With so many Canadian taxation programs available for people with disabilities, agencies such as The National Benefit Authority offer a valuable service – helping people weed through the paperwork, forms and requirements to make the most of the benefits that are available to them. The Disability Tax Credit is just one aspect of the Canadian tax system that benefits disabled persons. There are also countless deductions that disabled persons and/or their loved ones can take. If you or someone you care for is disabled, you may be able to qualify for the following credits or deductions.
Possible Tax Deductions for Disabled Persons
- Amounts transferred from spouse or common-law partner
- Child care expenses
- Children’s arts
- Children’s fitness
- Disability (either for self or transferred from dependant)
- Disability supports deduction
- Education, textbooks and tuition (either for self or transferred from dependant)
- Eligible dependant
- Home purchase
- Infirm dependants over age 18
- Medical expenses for other dependants
- Medical expenses (for self, spouse/partner and/or dependent children born in 1994 or later)
- Spouse or common-law partner amount
- Supplement for medical expenses
- Working Income Tax Benefit
These are just some of the credits and deductions available to disabled Canadians and their families. With professional help, there’s no telling what you or your loved ones may qualify for.
People who suffer from mental illness are entitled to disability benefits just the same as people who suffer from more “traditional” physical disabilities, but as the experts at The National Benefit Authority see on a regular basis, defining mental illness can be difficult. Unfortunately, there is still a stigma attached to mental illness not found with physical disabilities. Great strides have been made to increase awareness and understanding of mental illness but these stigmas still remain, making it difficult for mentally ill persons and their loved ones to get the help they need.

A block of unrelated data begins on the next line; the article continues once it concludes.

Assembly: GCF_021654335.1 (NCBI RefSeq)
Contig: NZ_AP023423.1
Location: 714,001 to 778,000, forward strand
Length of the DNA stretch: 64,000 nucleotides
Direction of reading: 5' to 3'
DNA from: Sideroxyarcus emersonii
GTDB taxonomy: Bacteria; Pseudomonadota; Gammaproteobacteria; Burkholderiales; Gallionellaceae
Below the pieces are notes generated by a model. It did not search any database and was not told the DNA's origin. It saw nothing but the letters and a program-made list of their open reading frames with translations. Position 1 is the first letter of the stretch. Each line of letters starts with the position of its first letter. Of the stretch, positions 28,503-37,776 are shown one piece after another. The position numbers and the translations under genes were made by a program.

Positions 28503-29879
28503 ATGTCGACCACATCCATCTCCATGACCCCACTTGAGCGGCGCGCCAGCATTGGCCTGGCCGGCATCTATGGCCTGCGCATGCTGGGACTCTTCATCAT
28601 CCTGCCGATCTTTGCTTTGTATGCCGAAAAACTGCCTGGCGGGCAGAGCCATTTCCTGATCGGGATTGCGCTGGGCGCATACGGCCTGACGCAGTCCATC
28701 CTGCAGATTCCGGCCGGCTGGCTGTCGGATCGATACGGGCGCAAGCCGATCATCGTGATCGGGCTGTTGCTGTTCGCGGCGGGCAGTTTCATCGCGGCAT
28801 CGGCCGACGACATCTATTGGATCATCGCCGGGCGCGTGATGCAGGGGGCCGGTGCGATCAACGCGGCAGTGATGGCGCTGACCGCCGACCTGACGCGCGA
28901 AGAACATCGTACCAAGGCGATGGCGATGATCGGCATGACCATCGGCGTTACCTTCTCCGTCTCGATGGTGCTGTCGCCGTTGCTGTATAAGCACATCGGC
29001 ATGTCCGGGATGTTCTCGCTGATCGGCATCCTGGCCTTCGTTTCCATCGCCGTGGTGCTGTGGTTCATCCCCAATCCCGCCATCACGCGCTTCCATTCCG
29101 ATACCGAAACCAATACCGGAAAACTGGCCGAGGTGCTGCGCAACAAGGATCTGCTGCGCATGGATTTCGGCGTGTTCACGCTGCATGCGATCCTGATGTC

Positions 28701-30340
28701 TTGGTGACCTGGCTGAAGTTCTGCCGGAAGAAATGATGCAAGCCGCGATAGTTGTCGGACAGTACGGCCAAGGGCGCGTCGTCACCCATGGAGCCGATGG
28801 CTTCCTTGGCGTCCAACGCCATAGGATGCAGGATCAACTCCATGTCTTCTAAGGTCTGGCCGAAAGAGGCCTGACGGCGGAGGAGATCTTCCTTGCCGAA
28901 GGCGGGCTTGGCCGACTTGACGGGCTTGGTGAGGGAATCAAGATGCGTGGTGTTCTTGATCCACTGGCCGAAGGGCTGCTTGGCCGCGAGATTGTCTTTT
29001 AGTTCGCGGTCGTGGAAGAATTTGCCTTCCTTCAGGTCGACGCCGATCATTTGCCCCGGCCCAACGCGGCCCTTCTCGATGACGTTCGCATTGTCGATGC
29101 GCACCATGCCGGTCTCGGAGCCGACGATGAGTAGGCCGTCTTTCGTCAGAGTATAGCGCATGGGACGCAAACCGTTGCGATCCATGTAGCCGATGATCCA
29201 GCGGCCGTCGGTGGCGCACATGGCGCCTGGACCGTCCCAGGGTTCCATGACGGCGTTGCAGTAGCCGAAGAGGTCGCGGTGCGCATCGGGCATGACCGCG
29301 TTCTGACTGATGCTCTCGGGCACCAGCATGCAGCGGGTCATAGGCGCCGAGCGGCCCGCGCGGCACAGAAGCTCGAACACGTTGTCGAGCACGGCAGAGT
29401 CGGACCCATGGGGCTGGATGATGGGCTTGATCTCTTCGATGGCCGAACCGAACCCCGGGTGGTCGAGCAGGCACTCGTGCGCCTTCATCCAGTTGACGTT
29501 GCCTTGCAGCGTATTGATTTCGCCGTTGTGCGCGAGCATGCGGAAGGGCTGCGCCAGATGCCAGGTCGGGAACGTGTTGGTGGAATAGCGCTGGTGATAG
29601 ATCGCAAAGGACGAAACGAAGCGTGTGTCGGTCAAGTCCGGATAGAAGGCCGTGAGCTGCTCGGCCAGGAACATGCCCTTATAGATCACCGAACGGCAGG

Defining mental illness is already hard enough, but defining it in the context of applying for disability benefits is even more challenging. The term “mental illness” describes a very broad category that includes everything from mild behavioral patterns to extreme psychological disorders. Any mental disorder that causes stress to the afflicted individual and hinders that individual from living a normal life can be categorized under the term “mental illness.” Some of the most common mental disorders include the following:
- GAD (generalized anxiety disorder)
- Panic Disorder
- PTSD (post traumatic stress disorder)
Millions of people suffer from these illnesses and need help, but they are often unable or unwilling to seek the help that is available to them. Some mental illnesses are more serious than others, but most people who are afflicted by these illnesses share one thing in common – they want to cover up what is afflicting them. However, to get the help that is available from the government and its various programs, one must be very open and willing to talk about their mental disorder(s) to a wide variety of different people, usually strangers.
Defining Mental Illness to Apply for Disability Benefits
If you or a loved one has a mental illness, you may qualify for disability benefits from the government. From grants to tax credits, these benefits can be hugely beneficial in dealing with the disability in question, but they require a willingness to talk about the disability throughout a lengthy application process. Claiming disability benefits is not easy, especially when you are concerned about the stigma associated with your disability. This is why organizations like The National Benefit Authority exist – to help disabled persons get the assistance they deserve that is available from the government. The first step is defining the disability and asking for help.